Deadheading Old Hydrangea Blooms: What Time of Year is Best?

dead spring hydrangea flower
dried hydrangea on stem

Last summer was the first time I planted my own hydrangea shrubs in the yard. I planted six shrubs which were a combination of the macrophylla and paniculata variety and had flowers that were blue, white, pink and somewhat green by summer’s end.
Because hydrangeas last so long on the bush, I just let them continue to change and fade and eventually dry out on their stems. I left them alone over the winter and some of the dried heads fell off, but some stayed attached until this spring.
So when is the best time to remove the flower heads? Unlike some other perennial and annul plants, the hydrangea does not need dead-heading to flourish. The dried flowers look just fine and even add some interest against the winter snow.
But, I have decided to remove the dead flowers next Fall. My shrubs are all quite small and the snow on the flowers tended to pull the stems down and bury the stalks under all that snow. With just the stems left on the shrub, the snow should not be able to do as much damage.
So that is my plan for the end of the growing season this year.

Limelight: A Beautifully Named Hydrangea

budding limelight hydrangea flower
New Flower on the Limelight

I’ve never grown the Limelight hydrangea nor been around any of the shrubs. I purchased two of this type bush in Spring this year and planted them in front of my house.

Figuring that they would need this summer to grow good roots and become hardy, I didn’t expect flowers, so what a nice surprise to see them begin budding!
Sure enough, more and more little round petals began to form and now both bushes are filled with the elongated, lacey looking flowers. I expect that as the flowers age they will become more green. I am very happy with these healthy looking plants. I highly recommend the Limelight hydrangea as a perennial planting for your yard.

white limelight hydrangea flowers
Lacey white Limelight flowers

Bloom Hydrangeas, Bloom !!!

My hydrangea shrubs are blooming!  The Blushing Bride is mostly white with a slight green tint.  Maybe the pink color will show up later.  That is part of the fun in growing hydrangeas – they tend to change color as they age.  They don’t bloom and die and look hideous, they bloom and gradually dry out on the stem, changing slowing day to day.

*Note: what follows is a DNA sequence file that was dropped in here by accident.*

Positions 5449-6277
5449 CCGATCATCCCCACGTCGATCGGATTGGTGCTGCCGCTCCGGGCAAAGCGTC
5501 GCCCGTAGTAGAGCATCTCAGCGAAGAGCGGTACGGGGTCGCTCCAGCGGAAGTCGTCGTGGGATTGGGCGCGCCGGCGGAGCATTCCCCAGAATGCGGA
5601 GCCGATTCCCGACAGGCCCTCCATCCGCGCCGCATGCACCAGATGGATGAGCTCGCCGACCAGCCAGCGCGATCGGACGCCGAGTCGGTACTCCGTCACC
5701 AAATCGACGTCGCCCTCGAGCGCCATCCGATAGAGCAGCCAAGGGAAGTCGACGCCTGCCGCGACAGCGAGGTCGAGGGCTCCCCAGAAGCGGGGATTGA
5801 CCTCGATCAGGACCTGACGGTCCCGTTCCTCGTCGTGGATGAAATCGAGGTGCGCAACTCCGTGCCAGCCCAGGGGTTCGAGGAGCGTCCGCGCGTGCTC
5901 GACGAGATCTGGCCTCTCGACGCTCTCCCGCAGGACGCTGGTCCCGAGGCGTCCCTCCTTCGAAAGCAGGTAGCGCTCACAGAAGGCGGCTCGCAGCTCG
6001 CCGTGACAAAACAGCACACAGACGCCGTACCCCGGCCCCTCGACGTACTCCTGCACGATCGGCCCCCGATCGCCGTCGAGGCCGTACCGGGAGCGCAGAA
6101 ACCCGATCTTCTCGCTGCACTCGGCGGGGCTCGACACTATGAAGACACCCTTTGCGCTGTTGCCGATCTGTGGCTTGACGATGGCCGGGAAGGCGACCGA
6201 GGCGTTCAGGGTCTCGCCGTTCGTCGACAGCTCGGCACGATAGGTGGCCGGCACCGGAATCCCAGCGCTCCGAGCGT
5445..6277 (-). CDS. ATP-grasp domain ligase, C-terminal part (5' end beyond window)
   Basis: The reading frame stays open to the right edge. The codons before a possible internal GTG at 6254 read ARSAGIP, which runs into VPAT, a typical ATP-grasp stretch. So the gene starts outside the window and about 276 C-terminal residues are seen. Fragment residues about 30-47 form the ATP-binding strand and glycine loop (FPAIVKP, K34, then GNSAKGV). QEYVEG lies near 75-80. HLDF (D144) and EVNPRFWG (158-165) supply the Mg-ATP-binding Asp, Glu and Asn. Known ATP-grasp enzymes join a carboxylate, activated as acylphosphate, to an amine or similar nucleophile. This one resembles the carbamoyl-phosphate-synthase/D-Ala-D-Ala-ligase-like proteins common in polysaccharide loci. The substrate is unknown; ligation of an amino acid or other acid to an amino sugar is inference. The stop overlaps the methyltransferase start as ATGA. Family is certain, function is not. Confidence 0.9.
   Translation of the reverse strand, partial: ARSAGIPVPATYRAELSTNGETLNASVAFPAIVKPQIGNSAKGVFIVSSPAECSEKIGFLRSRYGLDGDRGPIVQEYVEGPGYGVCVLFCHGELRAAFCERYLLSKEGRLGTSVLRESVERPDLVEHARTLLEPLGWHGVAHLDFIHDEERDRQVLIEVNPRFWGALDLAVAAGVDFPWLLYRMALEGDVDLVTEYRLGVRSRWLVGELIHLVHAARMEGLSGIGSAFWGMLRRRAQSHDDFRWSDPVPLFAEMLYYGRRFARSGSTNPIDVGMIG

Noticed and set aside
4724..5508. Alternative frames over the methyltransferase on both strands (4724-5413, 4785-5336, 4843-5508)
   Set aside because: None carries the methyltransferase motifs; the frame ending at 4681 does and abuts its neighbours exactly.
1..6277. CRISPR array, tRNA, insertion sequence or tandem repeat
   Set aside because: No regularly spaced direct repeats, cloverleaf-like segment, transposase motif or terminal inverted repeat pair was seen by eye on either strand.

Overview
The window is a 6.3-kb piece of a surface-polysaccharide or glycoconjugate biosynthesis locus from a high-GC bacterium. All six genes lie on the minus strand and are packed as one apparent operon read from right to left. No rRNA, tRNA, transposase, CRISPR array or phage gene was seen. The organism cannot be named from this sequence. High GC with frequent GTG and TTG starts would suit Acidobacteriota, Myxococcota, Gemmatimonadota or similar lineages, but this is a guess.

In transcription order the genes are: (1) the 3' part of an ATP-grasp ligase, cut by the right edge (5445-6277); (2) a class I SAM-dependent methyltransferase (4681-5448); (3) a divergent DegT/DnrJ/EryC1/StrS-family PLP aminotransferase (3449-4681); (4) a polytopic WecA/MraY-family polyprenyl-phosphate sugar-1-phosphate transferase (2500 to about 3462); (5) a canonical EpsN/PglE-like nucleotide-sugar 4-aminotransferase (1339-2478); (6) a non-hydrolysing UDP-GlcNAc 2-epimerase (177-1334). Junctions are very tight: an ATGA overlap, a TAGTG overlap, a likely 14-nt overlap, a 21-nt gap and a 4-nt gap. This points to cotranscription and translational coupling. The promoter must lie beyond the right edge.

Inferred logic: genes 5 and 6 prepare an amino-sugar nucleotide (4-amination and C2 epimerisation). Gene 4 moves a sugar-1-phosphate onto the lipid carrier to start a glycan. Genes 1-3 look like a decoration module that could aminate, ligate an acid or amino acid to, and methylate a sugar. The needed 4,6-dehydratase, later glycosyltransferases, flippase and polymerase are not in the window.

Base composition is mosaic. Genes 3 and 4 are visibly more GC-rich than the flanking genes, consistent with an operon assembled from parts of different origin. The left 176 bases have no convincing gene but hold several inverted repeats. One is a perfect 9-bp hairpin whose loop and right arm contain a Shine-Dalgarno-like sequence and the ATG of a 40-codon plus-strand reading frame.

My blue hydrangea is full of light blue flowers.  It’s really pretty – even though our torrential rainstorm from a couple weeks ago flattened the stems.  The shrub itself is quite small, but it’s giving me some gorgeous photos and pretty color for the front yard.  Can’t wait to see it next year, when it should be larger and more amazing.

Still to come is the Pinky Winky, which has tiny buds just beginning.  I don’t think the Pee Gee or the Limelight (I have 2) will have flowers this year, but I am happy with what I am seeing.  The white flower on the Blushing Bride is huge.

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The Pinky Winky is Planted!

pinky winky shrub
Finally – the Pinky Winky is in the ground!

Finally — I got my newly acquired Pinky Winky hydrangea shrub into the ground! The other four hydrangeas were planted a couple of weeks ago and then we had a week of rain. I couldn’t decide where to put the last one – the Pinky Winky – and then I decided it should go out front so it can be seen by passersby. So I began to dig near the edge of the house and I was stopped by a white pipe in the ground. It must be part of the septic system I suppose.

So I filled in the hole and had to find another spot. I decided on the area next to the garage. The Pinky Winky tag tells me that it will be quite large and eventually reach 8 to 10 feet wide and high. It also needs some sun. I also noticed that little buds are forming – which is exciting! I thought I might have to wait until next year to see some blooms, which will be pink and white and elongated.

All hydrangeas – the Limelight, Blushing Bride, Blue, and Pee Gee are doing well.